First, you are called to show the love of the Father. You are called to show the love of the Father because that is what Jesus himself did. The Apostle Paul makes it clear that it is the Father who has sent His Son to redeem those under the law (Galatians 4:4). It is God who has reconciled us to Himself through Christ (2 Cor. 5:18). The mission of the Son is the great proof, for Paul, of the love of the Father for all people. "God proves his love for us by the fact that Christ died for us when we were still sinners" (Romans 5:8; cf. 8:31). In Christ we encounter that same love. If you take care to guard your unity with Christ the people will follow!

Second, besides showing the love of the Father, you are called to be a SPIRITUAL FATHER. You are called to be a spiritual father because, in the words of St. Ignatius of Antioch: "The Father is like an invisible bishop, the bishop of all. Every bishop, therefore, stands in the place of the Father of Jesus Christ" (PG, par. 7.2).

As a spiritual father, pray to be filled with great love for all in the Archdiocese and especially priests. Through your love and witness you support priests as they are transformed by the grace of holy orders into a communion of pastoral charity that unites them one to another and with you as bishop. The scripture that comes to mind is: "No longer do I call you servants but friends." This was Jesus' relationship to his Apostles; it must be our relationship to the priests.

As bishop, offer priests the gift of "attentive listening" (PG, par. 13) anchored in your own spiritual journey. Invite them to open themselves to the Father's love for them — just as Jesus did for the Apostles. Share your own experience of the Father's love, just as Jesus did for the Apostles. Your concern, as bishop, is to help priests develop "awakened hearts"—hearts that yearn for and can receive the love of the Father (PDF, par. 12)—and therefore hearts that can lead others to yearn for and receive the love of the Father.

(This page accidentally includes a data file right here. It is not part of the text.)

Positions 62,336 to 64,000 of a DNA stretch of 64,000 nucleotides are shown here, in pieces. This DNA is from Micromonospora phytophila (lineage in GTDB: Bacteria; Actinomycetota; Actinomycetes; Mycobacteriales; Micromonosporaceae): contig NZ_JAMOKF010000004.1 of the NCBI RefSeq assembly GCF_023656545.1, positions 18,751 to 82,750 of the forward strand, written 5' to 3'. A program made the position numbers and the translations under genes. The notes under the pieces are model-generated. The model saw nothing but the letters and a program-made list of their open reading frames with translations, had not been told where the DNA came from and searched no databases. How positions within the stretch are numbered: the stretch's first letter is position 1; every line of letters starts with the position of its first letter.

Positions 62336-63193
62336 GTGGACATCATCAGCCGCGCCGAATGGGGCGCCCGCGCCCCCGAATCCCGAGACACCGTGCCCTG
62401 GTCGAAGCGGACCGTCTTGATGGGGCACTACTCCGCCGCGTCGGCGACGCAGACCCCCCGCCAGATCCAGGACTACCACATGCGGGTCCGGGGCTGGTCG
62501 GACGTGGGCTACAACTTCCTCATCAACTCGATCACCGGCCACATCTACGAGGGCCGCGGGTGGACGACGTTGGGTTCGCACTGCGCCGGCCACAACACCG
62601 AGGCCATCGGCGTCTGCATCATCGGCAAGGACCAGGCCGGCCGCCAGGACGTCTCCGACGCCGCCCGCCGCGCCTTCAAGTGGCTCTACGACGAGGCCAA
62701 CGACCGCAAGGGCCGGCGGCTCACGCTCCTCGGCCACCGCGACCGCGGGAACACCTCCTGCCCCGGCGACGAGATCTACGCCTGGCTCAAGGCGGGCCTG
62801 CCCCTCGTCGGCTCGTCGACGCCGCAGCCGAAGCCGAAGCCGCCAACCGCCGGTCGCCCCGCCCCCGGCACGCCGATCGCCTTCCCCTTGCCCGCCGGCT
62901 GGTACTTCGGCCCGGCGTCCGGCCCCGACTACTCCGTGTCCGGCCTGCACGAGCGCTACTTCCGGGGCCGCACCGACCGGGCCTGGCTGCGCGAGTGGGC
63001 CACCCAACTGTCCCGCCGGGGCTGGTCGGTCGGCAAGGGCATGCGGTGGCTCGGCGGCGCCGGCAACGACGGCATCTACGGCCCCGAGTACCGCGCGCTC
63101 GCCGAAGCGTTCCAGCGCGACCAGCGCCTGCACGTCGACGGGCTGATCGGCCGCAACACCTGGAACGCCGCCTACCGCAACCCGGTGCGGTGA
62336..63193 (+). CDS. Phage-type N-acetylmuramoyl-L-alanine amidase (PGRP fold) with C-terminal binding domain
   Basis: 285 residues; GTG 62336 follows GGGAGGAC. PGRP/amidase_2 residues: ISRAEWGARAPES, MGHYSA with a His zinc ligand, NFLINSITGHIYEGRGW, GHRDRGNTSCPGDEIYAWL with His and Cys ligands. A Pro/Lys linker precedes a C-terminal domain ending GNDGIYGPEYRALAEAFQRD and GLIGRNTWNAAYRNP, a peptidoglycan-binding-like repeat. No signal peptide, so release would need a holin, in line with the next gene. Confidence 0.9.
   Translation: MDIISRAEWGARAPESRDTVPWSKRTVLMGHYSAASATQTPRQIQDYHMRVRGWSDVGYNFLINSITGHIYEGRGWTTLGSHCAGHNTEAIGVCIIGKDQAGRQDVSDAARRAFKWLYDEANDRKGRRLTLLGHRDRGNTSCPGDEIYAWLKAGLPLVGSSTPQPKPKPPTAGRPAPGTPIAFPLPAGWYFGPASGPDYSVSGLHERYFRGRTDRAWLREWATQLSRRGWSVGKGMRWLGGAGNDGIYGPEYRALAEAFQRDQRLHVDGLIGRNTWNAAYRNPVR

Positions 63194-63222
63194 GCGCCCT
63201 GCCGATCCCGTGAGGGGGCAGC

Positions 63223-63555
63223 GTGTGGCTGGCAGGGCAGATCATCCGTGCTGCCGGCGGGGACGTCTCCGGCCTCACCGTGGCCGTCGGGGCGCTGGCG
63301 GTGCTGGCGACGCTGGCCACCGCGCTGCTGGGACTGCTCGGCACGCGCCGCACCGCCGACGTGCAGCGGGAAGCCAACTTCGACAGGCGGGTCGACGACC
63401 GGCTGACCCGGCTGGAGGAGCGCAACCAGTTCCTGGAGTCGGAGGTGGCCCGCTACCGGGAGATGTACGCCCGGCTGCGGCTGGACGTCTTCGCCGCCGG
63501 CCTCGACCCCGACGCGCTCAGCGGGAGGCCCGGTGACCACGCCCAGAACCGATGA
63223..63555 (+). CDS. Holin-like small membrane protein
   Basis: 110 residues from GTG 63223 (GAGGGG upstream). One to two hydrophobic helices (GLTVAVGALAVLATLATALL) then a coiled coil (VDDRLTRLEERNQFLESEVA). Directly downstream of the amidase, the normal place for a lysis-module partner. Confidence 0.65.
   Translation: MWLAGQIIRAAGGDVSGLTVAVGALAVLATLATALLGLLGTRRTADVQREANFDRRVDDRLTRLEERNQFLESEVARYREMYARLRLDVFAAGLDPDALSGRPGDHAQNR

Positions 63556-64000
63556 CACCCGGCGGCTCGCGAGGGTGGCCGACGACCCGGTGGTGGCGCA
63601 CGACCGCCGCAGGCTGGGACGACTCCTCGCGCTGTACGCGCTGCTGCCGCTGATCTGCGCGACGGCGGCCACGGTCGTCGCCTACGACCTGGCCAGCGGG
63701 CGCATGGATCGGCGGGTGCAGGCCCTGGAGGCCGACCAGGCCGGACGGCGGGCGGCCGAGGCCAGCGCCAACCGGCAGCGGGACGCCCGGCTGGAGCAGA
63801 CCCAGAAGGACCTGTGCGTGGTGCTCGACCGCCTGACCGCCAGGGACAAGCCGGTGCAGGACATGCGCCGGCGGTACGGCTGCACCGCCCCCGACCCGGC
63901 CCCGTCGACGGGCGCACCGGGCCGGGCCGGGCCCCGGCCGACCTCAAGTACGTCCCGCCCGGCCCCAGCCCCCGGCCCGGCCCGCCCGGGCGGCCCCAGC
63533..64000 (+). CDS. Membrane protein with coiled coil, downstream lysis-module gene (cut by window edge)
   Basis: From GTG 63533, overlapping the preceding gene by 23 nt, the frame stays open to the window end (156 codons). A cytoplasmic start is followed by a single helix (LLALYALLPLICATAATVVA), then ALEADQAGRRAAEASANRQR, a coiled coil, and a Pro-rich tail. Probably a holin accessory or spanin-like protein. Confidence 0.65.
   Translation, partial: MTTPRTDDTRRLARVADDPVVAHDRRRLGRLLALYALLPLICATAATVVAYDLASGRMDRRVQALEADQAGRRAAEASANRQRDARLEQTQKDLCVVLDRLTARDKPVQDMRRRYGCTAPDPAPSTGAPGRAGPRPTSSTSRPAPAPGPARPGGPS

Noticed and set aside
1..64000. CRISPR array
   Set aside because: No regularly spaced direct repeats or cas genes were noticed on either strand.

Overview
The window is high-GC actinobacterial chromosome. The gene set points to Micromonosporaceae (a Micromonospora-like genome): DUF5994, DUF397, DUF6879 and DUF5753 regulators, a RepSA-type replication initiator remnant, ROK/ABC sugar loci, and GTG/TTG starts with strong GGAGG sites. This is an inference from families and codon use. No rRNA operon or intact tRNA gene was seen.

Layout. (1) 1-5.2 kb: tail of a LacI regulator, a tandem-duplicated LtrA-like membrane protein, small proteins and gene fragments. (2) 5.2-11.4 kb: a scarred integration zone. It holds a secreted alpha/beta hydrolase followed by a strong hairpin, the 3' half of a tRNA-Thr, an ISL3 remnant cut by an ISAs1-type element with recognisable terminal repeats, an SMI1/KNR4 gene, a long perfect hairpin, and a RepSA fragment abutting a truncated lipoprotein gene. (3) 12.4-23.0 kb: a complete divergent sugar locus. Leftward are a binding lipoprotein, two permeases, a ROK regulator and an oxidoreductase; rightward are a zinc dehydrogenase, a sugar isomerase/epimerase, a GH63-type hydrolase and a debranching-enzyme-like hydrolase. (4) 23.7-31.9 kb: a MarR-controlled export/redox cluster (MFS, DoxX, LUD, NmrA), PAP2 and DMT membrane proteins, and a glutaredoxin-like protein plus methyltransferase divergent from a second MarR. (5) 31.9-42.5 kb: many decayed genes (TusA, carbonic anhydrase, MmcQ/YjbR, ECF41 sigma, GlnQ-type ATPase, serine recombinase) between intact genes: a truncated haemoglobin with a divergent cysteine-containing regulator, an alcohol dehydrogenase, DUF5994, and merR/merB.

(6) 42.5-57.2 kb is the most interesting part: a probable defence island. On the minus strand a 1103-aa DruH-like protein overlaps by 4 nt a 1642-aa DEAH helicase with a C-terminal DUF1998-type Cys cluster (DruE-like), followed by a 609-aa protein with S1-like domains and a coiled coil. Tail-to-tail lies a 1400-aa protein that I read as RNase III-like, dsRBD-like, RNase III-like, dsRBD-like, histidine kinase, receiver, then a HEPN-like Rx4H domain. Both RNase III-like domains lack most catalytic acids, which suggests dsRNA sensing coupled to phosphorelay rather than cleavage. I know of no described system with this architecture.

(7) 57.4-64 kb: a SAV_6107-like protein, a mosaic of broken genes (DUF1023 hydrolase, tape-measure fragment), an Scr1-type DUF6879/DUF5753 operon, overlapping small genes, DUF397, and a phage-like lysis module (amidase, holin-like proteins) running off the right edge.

In this, too, you are called simply to be one with Jesus Christ — one with Him in relation with the Apostles.

In your priestly ministry you have manifested on many occasions your concern for vocations and the formation of seminarians. Now, as bishop, you must also be concerned for the ongoing formation of individual priests and the ongoing formation of the Presbytery. You will want to foster unity among priests and always invite them to a serious commitment to grow in holiness.

To do all of this, to do ANY of it, our lives—your life, and my life—must be deeply rooted in prayer. It is a question of our very existence as bishops, both in the actual call and in our mission in the Church, which manifests itself in an asceticism of selfless availability. Remember always John 15:5—"Apart from me you can do nothing."

St. Paul was a preacher, apostle and a teacher. He was willing to suffer anything for the conversion of the people he served; he was willing to die and rise in Christ, so that others could be made one with Christ. May you be like saint Paul: a preacher, and an apostle, and a teacher, willing to die and rise in Christ so that people become one with Him. As you become one with Christ—nisi efficiatur unum cum Christo—you will understand more and more to lead all those you serve to Christ.

May the patron saints of the Archdiocese interced for you. May you have the courage and sense of justice of St. Louis, the love for the poor and holiness of St. Vincent de Paul, and the commitment to education and missions of St. Rose Philippine Duchesne.

And, above all, may the Blessed Mother—she who was made one with Christ in a most intimate way—intercede for you, that you may always say "yes" to union with Christ from the depths of your soul.